Report: Puerto Rico’s economic history and policy recommendations for today

Scanning the headlines, one can find a number of scathing reviews on Puerto Rico’s economy.  Although it may be easy to point out its flaws, many fail to realize the […]

Scanning the headlines, one can find a number of scathing reviews on Puerto Rico’s economy.  Although it may be easy to point out its flaws, many fail to realize the historical reasons for its current economic status, or the potential policy shifts which can turn it around.

That’s why I wrote the report entitled Puerto Rico’s Economy: A brief history of reforms from the 1980s to today and policy recommendations for the future, which was released by my organization on March 18th and can be downloaded at the following link:  http://nprchamber.org/2015-report-on-puerto-rico-economy/

Washington, D.C., March 18, 2015 – The National Puerto Rican Chamber of Commerce (NPRChamber) today released its report on Puerto Rico’s economy, which discusses its currently distressed economic status, as well as some of the historical factors that have led to its current state.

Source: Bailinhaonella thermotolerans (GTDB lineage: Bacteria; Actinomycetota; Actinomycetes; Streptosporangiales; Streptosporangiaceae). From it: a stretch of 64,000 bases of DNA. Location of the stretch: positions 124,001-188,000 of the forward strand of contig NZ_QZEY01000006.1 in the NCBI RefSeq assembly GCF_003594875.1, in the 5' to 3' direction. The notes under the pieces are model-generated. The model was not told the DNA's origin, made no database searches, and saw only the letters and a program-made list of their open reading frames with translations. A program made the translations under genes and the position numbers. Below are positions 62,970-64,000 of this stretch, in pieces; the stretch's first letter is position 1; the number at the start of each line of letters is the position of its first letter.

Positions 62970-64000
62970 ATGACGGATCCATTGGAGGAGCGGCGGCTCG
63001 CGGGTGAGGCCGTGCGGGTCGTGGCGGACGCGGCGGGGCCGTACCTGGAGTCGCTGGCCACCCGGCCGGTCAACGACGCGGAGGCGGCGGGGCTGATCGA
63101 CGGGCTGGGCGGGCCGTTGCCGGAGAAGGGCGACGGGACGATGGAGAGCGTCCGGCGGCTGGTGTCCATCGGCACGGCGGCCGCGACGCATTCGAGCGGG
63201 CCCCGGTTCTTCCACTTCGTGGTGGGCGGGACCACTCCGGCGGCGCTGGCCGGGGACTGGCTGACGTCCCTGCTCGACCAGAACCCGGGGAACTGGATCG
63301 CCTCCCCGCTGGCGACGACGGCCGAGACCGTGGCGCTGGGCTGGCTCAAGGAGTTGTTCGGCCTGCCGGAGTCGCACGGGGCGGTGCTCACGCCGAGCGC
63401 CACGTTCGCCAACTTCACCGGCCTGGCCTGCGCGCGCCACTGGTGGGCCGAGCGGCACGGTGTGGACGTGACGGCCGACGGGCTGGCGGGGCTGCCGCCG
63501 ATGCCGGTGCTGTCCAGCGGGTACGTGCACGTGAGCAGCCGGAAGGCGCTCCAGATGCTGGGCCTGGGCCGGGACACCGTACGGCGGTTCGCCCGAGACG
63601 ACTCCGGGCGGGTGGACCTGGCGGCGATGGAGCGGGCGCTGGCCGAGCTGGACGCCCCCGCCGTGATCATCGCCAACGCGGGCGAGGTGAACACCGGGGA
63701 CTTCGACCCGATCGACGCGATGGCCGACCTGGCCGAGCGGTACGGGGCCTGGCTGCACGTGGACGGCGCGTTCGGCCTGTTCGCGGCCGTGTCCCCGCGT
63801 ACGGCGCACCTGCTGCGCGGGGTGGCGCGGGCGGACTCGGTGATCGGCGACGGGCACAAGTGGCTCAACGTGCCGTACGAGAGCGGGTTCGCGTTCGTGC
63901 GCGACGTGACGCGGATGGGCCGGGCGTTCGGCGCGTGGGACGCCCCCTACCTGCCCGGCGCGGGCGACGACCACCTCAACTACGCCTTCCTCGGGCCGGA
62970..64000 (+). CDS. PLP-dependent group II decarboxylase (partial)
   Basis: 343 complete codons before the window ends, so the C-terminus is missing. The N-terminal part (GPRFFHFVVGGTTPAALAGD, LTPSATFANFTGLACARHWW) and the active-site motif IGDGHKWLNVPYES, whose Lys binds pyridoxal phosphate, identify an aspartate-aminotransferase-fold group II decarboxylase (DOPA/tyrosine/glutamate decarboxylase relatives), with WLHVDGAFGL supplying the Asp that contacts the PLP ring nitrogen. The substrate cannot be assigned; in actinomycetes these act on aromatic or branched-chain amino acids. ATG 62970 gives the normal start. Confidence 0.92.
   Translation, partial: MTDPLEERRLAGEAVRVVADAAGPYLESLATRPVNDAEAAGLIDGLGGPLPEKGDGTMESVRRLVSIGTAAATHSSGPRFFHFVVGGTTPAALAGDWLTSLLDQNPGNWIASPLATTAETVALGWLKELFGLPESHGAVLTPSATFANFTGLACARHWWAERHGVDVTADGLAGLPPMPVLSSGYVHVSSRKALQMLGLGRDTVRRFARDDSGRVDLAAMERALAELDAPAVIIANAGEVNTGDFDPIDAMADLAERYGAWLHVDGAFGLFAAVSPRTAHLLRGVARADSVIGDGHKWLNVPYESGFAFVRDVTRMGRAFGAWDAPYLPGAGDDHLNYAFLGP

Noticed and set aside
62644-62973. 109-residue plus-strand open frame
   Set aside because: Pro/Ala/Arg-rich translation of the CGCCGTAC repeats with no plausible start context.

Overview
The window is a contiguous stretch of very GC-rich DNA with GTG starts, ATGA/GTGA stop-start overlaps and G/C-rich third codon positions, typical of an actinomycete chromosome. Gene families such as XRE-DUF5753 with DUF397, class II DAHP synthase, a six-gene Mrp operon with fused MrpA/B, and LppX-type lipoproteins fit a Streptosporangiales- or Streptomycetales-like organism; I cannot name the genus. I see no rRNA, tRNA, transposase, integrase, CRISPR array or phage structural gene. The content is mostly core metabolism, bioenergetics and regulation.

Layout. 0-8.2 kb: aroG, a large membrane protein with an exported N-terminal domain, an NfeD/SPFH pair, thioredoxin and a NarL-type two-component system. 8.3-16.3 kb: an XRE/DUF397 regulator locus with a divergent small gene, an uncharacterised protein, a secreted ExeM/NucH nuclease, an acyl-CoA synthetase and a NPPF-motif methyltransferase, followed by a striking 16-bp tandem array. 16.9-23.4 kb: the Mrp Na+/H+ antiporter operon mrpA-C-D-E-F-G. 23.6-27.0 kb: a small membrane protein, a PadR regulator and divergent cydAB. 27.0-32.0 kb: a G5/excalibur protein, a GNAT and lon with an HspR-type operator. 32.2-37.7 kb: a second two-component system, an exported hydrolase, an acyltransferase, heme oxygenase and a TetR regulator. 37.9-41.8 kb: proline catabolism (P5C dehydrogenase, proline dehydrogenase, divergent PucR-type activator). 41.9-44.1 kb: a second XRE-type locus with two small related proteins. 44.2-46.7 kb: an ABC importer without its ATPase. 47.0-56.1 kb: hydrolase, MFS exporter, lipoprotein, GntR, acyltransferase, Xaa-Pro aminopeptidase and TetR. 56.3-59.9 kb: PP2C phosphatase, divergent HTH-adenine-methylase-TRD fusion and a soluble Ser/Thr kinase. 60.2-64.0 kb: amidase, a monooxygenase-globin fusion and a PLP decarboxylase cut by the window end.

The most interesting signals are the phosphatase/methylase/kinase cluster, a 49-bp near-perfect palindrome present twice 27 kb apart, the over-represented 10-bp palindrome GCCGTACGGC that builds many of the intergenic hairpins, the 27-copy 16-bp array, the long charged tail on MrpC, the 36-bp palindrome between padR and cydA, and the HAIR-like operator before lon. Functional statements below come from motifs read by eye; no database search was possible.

Entitled “Puerto Rico’s Economy: A brief history of reforms from the 1980s to today and policy recommendations for the future,” the report further describes some of the structural reforms that have taken place over the last several decades, and concludes with a discussion of policy alternatives that should be considered for the present economy and into the future.

“Over the last decade, Puerto Rico has undergone a number of policy shifts that have impacted its economy.  But these changes have been but a brief moment in the context of what really led to Puerto Rico’s current economy,” said Executive Director Justin Vélez-Hagan.  “Only through hindsight can we begin to understand what has led to the economic environment of Puerto Rico today, and what changes might be better suited to long-term prosperity.”

Puerto Rico’s economy has been stagnating or contracting for nearly a decade, while unemployment remains more than double that of the rest of the U.S., leading to migration from the island at a rate higher than in any state in the country.

In addition, total debt has reached levels that many critics and economists now consider to be unsustainable, leading its legislators to recently ask the Federal Government for bankruptcy protections not currently afforded the municipality, as well as to push for Congressional action to permanently change Puerto Rico’s status from that of an American territory, objectives that will have nationwide ramifications.

The report can be downloaded at NPRChamber.org or can be forwarded upon request via Info@NPRChamber.org.

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